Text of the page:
THE PHARMACEUTICAL company for an important HIV/AIDS drug that combines Lopinavir and Ritonavir did not file for patents on the two base compounds in Malaysia.
However, between 1999 and 2006, several secondary patents were filed on the compounds and granted by the Malaysian intellectual property office.
“All of these increase the patent life of the drug by about another 10 to 12 years even though the base compounds are no longer under a monopoly in Malaysia and anywhere in the world,” says Third World Network legal advisor S. Sangeeta, pointing out the irony of drug patent issues.
The Malaysian Competition Commission review of the pharmaceutical sector revealed that the Health Ministry is paying high prices for this HIV/AIDS drugs – the patented drug costs US$1,489 (RM6,112) per patient per year under a Health Ministry procurement contract, while a generic version from India can be obtained at US$268 (RM1,100).
That would be about 82% savings for the Government if it had been able to gain access to the generic drug, says Sangeeta.
“When granting drug patents to pharmaceutical companies, the Malaysian patent office has to ensure that the invention is new, involves an inventive step and is capable of industrial application.
“But if countries loosely define the criteria, they can expect many patents being registered that extend the monopoly period and this delays generic versions from entering the market,” she says, adding that prices drop significantly, up to 90%, when there is robust generic competition.
Among the strategies used by pharmaceutical companies to prevent the entry of generic competition is a practice commonly known as ‘patent evergreening’ where multiple secondary patents are claimed over a pharmaceutical compound, patents over different forms such as crystals, liquids, tablets or heat-stable forms, uses, combinations, formulations and even dosages, she says.
It is important, that the ministry responsible for intellectual property and the patent office apply rigorous patentability standards on pharmaceutical patent applications, with the aim of avoiding secondary patents and patent evergreening, she says.
Sangeeta says that over the years, data from the US Food and Drug Administration shows that the number of new chemical entities for medicines has dropped since 1994, but the number of patents registered have increased, the US being usually the first country for patent filing.
This growth in pharmaceutical patents is a problem in developed and developing countries.
She also says that an Inquiry by the European Commission in 2009 revealed that in relation to 219 drugs, out of the 40,000 patents applications granted and pending, 87% were secondary patents.
“That means a large proportion of the patents granted are trivial patents,” she says.
The same inquiry found an estimated loss of around three billion Euros due to delays in the entry of generic products caused by misuse of the patent system, she says.
In South Africa, a study found 92 secondary patents were granted for 24 cancer medicines, with 74 likely to block competition from generic versions, she says.
She says there are lessons to be learned from other countries.
India, for instance, has a patent law which generally does not recognise patenting of new forms or uses of a known substance while Argentina has set up strict guidelines for the examination and grant of pharmaceutical patents.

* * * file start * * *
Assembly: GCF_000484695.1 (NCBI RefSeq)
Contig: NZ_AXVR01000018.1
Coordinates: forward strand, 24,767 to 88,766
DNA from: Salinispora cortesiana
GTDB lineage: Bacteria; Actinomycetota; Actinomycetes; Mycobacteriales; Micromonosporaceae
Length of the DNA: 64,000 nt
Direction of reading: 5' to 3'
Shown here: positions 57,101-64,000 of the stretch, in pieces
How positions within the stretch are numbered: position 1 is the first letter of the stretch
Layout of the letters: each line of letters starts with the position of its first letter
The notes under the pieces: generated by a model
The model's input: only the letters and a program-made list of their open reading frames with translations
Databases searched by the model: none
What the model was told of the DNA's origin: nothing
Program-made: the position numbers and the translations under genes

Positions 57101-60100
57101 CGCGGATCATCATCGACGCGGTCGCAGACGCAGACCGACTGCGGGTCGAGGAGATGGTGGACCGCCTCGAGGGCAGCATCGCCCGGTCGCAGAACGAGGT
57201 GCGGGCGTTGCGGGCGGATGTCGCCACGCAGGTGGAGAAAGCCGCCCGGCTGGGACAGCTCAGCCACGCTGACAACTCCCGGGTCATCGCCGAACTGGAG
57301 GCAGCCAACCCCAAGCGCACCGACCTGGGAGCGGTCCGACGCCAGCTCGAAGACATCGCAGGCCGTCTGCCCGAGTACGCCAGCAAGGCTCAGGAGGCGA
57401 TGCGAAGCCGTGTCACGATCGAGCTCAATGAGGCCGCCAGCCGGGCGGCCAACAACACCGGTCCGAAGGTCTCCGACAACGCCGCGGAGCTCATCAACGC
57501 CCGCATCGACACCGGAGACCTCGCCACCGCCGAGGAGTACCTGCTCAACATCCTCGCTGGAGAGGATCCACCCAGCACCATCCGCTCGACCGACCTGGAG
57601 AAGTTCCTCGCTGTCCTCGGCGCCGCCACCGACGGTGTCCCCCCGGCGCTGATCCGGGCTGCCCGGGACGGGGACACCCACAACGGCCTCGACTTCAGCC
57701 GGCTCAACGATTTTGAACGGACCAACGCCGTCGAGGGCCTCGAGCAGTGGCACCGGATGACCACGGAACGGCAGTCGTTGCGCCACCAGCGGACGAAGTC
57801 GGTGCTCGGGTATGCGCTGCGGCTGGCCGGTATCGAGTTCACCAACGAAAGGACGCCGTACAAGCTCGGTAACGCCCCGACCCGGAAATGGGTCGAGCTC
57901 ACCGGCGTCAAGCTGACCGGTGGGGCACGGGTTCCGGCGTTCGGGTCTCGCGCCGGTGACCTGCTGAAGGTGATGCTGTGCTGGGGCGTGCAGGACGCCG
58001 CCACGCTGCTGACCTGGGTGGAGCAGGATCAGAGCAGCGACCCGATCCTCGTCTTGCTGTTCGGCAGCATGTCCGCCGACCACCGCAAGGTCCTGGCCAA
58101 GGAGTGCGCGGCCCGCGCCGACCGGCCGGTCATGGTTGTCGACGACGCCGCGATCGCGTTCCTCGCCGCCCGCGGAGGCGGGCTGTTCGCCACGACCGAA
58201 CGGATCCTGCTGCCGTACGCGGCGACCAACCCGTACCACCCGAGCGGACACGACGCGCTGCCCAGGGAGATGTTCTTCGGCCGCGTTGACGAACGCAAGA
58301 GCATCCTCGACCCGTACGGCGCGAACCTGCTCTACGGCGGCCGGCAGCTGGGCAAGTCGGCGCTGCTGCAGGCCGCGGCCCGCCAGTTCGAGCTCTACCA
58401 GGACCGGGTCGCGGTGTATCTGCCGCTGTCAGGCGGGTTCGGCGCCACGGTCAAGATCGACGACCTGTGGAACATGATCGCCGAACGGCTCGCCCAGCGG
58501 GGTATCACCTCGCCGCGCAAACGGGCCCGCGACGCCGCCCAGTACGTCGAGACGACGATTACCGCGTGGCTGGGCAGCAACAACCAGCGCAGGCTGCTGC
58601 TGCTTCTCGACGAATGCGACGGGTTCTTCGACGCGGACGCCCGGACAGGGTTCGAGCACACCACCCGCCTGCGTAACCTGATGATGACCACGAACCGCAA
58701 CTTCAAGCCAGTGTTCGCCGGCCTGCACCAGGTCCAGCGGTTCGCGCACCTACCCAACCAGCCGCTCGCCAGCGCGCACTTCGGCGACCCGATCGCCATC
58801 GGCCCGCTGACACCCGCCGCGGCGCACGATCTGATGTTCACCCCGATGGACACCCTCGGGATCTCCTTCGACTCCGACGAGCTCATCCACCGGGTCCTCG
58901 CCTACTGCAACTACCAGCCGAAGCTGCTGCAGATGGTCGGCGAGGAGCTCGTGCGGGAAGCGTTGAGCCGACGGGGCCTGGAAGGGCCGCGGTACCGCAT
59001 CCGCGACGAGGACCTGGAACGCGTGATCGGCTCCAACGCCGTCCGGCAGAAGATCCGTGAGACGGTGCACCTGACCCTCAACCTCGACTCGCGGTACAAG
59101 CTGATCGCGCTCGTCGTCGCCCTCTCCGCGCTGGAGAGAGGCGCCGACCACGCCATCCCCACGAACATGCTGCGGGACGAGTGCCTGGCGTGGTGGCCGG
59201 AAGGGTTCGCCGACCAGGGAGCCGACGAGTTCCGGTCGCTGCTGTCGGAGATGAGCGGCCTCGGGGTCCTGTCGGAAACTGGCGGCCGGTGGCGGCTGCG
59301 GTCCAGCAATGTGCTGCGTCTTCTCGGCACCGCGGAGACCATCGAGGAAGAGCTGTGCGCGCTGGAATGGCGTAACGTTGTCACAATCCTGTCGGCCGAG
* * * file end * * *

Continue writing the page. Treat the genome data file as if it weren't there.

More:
Sangeeta believes there is a need for more sensitisation of the effect of the Malaysian patent office’s work on prices of medicines and access to medicines in Malaysia.
“If the Government does not ensure application of strict criteria for the examination of pharmaceutical patent applications, the prices of many life-saving treatments are going to remain high, and consequently, inaccessible to many patients.
“The bar has to be much higher, because now, many frivolous patents are being granted,” she says.
In 2016, the Report of the United Nation Secretary General’s High Level Panel on Access to Medicines recommended that World Trade Organisation Members adopt and apply rigorous definitions of invention and patentability that are in the best interests of the public health of the country and its inhabitants to curtail the evergreening of patents, and to award patents only when genuine innovation has occurred.
Sangeeta believes another measure that Malaysia can take to ensure only real inventions are patented is to introduce administrative pre- and post- grant oppositions system to patents.
She says that is because the court system is too time consuming and expensive.
“The opposition system will help patent examiners to conduct more rigorous examination of patent applications and have better examination practices. We are proposing the instituting of this opposition systems and that it be an administrative procedure and not a court case,” says Sangeeta.
Before a patent is granted, anyone who has an interest to file an opposition, such as generic drug companies or patient groups, could file an opposition before the patent office, showing why the patent should not be granted, she says.
A similar administrative procedure would apply after the granting of the patent in the form of a post-grant opposition system, she adds.
“Internationally, this has been found to be an important tool to ensure that patents are not wrongly granted,” she says, noting that this had a huge impact on facilitating access to affordable medicines in many developing countries.
“This would be especially beneficial and life-saving for patients suffering from cancer, HIV/AIDs, Hepatitis C, and rare diseases who pay very high prices for treatments,” she says.